The stinker 04.12.15When we followed the trail near Frostburg, Craig stopped to rest on a rock that seemed to be placed there just for that purpose. I tried to convince him to strike “The Thinker” pose, but he wouldn’t do it.  Then he said something about having indigestion. So I suggested he strike a pose similar to “The Thinker” but half-sitting/ half-standing, and I’d entitle it “The Stinker.” I thought that would make a great addition to my blog, but he wouldn’t play. What a spoil-sport.

They say (“they” being people who love cliches) that a picture is worth a thousand words.thinker If that’s true, then this post now imparts more than 11,000 words’ worth of information.

Though I like photos, I’m not as visually oriented as it seems most people are. I’d rather read written instructions than watch an instructional video. I much prefer to read a book than see the movie version. And I’m not into YouTube, Pinterest, or Instagram.

A lot of authors are producing book trailers these days — little video blurbs about their books. This baffles me. It makes sense to use a movie trailer, but I don’t get why you’d make a video about a book. It’s not the same medium, and it doesn’t quite compute in my mind how one relates to the other. Having no video snippets to use makes it very difficult to produce a trailer that doesn’t look hokey. I suppose it’s possible to do, but I’ve never seen one.

What do you think?

 

Share this:
Share this page via Email Share this page via Stumble Upon Share this page via Digg this Share this page via Facebook Share this page via Twitter

7 thoughts on “It’s a Visual World

  1. OK, so let me be the token visual-thinking dissenter here: since I write books by recording the unfolding movie playing in my head, I don’t find the concept of book trailers to be problematic. I also read books by “watching” the imagery they invoke playing in my brain, which is why I disagree with those who say “avoid description and stick with action” when writing narrative. A book without lots of visual description is, for me, dry and uninteresting. I’ve been told that my one completed novel reads like one is watching a movie (makes sense, given how it was written). So I guess it all depends on how one processes verbal information in one’s brain–some folks “hear” a book, and for them, both extensive description (i.e., “Tolkeinesque” books) and book trailers are annoying, while others cognitively process written information by translating words into visual imagery. So I guess it all depends on how you read (and write) a book.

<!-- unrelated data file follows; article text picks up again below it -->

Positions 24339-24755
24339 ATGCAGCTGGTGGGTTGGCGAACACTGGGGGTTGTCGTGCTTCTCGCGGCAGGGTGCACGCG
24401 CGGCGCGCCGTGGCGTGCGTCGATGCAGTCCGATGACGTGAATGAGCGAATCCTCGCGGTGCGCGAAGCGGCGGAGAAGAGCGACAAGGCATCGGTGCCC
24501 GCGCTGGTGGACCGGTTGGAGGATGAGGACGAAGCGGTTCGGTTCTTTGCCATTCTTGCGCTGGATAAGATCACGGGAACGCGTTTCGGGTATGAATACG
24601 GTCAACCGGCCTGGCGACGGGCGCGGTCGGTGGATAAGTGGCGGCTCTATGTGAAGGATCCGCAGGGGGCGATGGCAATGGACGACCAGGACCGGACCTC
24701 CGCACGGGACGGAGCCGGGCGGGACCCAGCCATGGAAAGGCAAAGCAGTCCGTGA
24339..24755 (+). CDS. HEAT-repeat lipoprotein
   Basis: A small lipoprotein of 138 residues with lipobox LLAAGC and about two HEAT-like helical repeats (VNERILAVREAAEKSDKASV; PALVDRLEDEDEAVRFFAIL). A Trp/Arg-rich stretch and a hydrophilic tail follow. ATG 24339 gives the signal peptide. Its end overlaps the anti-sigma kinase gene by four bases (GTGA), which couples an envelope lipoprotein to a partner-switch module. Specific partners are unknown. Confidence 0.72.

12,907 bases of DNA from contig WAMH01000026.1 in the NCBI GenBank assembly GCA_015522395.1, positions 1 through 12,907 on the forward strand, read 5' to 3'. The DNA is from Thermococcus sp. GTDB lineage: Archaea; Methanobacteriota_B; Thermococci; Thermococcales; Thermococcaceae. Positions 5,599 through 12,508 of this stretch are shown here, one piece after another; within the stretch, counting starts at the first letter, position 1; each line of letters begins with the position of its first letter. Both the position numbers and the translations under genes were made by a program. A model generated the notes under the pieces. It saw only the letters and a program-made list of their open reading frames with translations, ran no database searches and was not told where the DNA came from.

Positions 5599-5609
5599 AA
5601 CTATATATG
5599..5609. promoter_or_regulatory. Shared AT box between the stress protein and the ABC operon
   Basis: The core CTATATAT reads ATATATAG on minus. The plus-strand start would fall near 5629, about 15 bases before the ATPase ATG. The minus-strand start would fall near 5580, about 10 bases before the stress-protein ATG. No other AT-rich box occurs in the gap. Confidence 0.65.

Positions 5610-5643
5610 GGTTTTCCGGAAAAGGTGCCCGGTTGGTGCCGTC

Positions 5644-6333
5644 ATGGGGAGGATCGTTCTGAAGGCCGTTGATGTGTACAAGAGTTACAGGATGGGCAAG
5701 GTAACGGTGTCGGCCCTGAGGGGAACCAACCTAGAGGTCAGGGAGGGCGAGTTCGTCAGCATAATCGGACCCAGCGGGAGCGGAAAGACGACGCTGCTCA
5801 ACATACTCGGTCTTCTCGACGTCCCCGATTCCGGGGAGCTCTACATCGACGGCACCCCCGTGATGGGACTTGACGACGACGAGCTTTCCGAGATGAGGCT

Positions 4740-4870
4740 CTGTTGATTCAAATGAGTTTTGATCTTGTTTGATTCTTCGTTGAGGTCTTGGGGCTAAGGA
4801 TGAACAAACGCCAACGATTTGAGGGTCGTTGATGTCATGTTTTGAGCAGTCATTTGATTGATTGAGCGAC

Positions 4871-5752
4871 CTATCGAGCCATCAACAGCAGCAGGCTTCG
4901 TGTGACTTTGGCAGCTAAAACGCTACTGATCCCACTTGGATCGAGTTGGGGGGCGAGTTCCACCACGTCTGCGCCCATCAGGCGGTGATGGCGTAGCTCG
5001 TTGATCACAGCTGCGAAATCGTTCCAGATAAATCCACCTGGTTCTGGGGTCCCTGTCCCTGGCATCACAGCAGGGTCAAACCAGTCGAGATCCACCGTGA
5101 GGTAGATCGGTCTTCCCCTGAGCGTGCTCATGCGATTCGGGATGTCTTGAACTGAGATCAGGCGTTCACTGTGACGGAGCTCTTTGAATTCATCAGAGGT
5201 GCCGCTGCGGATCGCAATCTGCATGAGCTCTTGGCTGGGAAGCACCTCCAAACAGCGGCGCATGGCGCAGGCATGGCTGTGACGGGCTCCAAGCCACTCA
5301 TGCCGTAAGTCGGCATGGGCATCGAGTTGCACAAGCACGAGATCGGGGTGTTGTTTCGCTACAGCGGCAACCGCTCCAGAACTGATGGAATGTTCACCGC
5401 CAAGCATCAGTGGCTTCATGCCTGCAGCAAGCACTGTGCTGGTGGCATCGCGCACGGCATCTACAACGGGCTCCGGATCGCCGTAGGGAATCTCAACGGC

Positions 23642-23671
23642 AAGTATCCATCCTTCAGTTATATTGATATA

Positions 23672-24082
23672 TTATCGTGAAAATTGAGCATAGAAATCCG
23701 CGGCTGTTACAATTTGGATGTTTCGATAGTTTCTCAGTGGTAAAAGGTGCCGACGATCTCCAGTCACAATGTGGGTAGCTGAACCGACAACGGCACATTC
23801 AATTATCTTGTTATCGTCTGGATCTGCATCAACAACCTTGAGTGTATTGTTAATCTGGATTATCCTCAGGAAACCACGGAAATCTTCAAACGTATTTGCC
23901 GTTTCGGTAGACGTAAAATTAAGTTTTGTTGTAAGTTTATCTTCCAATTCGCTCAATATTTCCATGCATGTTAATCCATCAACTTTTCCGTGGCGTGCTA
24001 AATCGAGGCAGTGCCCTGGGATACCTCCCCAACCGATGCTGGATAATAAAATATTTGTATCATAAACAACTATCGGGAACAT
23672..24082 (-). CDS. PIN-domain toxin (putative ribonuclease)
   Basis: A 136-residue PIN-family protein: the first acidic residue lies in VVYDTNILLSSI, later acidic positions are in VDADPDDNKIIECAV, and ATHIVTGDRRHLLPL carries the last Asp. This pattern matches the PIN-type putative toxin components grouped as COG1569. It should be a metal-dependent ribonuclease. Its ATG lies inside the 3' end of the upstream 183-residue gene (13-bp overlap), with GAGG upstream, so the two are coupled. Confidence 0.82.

Alternatively, I could just be writing in the wrong genre and should be inking movie scripts instead of novels . . .

    Love the photos, though!

    1. Thanks for the comment, Lisa!

      You make a good point — a book should enable the reader to “see” it play across the screen of the mind. (Hence the advice to writers to “show, don’t tell.”) But as we read, we visualize things from our own perspective, and what we “see” varies a lot from person to person.

      I used to watch book trailers when people first started making them, trying to get a grasp of the concept. Most were bad; some were worse than bad; and none of them seemed an adequate reflection of the book itself. For a movie, the creator of the video takes snippets of the actual content, showing prospective movie-goers what they’ll be seeing. A book trailer doesn’t show the book’s content — only words can do that, for each reader will be “seeing” something different. I found the trailers so off-putting, I don’t watch them anymore. Haven’t seen any in the last couple of years, so maybe they’re better now than they used to be. But I still don’t quite get the point.

      I liked your one completed novel, by the way. But I can’t envision any book trailer doing it justice.

Leave a Reply